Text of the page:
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“Two Degrees” cast digs deep into Boulder ice-core research

The cast and creative team from the DCPA Theatre Company’s upcoming world premiere play Two Degrees took a recent field trip to Boulder and learned about climate change and a whole lot more from Bruce Vaughn and the rest of the Stable Isotope Lab.

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Coal mine dust hastens Arctic snow melt

Dust released by an active coal mine in Svalbard, Norway, reduced the spectral reflectance of nearby snow and ice by up to 84 percent, according to new research led by NSIDC postdoc and former INSTAAR doctoral student Alia Khan. The study illustrates the significant, localized role that dark-colored particulates—which absorb more solar radiation than light-colored snow and keep more heat closer to the Earth’s surface—can play in hastening Arctic ice melt. The study was published today in the Journal of Geophysical Research: Atmospheres.

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January storms erase part of California’s snowpack deficit

Recent storms that have buried the Sierra Nevada in snow have taken a big bite out of the state’s five-year snowpack deficit, according to CU Boulder researchers; LA Times story.

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Townsend returns to CU Boulder, joins Research & Innovation Office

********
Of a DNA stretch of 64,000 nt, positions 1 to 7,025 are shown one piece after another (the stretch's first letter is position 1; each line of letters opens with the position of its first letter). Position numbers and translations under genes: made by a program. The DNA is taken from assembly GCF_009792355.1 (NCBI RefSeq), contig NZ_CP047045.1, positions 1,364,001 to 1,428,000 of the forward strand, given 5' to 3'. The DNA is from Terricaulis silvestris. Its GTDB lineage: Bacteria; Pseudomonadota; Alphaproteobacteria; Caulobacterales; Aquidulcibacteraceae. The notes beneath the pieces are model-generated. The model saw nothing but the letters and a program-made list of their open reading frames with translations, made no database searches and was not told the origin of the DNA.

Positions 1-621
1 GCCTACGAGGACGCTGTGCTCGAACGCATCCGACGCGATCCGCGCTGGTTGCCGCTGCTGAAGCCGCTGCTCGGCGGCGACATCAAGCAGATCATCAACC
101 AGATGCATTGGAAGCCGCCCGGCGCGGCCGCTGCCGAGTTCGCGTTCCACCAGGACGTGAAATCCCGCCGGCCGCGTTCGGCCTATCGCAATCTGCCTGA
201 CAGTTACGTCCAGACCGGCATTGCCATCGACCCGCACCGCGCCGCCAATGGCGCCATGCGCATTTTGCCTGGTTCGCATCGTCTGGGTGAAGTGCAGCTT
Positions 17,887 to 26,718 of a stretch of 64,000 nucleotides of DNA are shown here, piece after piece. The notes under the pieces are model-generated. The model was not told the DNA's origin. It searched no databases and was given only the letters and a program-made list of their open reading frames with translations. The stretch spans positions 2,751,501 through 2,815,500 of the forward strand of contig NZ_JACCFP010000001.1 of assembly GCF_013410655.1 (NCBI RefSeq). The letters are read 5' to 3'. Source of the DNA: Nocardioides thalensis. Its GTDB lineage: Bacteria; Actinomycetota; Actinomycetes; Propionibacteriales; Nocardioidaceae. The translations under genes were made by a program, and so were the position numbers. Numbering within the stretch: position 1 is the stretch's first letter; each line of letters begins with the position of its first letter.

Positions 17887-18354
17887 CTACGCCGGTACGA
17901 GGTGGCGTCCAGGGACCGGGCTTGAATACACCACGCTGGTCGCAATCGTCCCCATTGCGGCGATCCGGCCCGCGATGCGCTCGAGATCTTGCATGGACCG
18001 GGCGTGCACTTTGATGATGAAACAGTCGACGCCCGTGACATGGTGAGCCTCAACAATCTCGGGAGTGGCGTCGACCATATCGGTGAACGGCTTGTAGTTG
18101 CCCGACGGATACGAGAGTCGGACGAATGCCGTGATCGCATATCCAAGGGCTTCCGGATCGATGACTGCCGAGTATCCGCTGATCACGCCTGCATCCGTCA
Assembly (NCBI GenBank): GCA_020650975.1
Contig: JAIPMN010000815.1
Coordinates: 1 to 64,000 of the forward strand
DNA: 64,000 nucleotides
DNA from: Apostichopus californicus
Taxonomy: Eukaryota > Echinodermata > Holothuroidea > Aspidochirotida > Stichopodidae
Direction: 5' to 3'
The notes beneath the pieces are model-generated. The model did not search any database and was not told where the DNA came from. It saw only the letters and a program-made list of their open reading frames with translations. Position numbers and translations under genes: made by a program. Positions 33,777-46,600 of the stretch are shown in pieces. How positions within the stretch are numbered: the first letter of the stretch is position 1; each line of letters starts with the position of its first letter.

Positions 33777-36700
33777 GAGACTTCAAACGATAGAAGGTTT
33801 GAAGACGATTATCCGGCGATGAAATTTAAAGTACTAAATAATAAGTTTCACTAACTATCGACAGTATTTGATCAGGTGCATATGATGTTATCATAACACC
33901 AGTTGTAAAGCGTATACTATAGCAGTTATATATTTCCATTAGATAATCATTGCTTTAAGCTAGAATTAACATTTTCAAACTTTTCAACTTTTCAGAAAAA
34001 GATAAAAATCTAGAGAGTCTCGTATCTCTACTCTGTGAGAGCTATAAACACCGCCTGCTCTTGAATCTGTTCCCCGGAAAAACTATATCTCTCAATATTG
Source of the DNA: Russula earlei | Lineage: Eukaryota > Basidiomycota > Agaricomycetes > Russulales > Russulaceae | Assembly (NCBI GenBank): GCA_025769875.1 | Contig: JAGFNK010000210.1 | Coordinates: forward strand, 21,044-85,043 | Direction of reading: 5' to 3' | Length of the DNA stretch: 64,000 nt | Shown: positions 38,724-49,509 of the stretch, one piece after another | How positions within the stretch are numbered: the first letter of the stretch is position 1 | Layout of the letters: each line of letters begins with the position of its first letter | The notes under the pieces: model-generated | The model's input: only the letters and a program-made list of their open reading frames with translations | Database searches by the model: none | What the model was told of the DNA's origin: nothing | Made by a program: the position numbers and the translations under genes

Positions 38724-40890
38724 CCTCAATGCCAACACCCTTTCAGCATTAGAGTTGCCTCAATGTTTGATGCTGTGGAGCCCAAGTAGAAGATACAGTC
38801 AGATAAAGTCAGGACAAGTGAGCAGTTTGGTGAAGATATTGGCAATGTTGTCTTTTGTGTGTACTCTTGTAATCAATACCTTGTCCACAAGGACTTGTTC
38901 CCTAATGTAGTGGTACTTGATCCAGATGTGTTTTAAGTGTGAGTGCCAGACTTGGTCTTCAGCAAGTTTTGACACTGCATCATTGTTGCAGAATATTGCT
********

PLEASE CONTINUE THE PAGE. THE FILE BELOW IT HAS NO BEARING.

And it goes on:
Alan Townsend returns to the University of Colorado Boulder as the associate vice chancellor for research and professor of environmental studies after serving as dean of Duke University’s Nicholas School of the Environment and professor of ecosystem ecology.

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Humans, not climate change, wiped out Australian megafauna

New evidence involving the ancient poop of some of the huge and astonishing creatures that once roamed Australia indicates the primary cause of their extinction around 45,000 years ago was likely a result of humans, not climate change. A team of researchers from Monash University in Victoria, Australia, and INSTAAR used information from a sediment core drilled in the Indian Ocean off the coast of southwest Australia to help reconstruct past climate and ecosystems on the continent. The sediment core allowed scientists to look back in time, in this case more than 150,000 years, spanning Earth’s last full glacial cycle. Fungal spores from plant-eating mammal dung were abundant in the sediment core layers from 150,000 years ago to about 45,000 years ago, when they went into a nosedive.

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Hazier days in the high country, Western U.S. due to drought and forest fires, scientists find

The climate shift favoring droughts and more wildfires in the Western United States is leading to hazier days with reduced visibility in the high country, according to government-backed scientists from the universities of Colorado and Utah.

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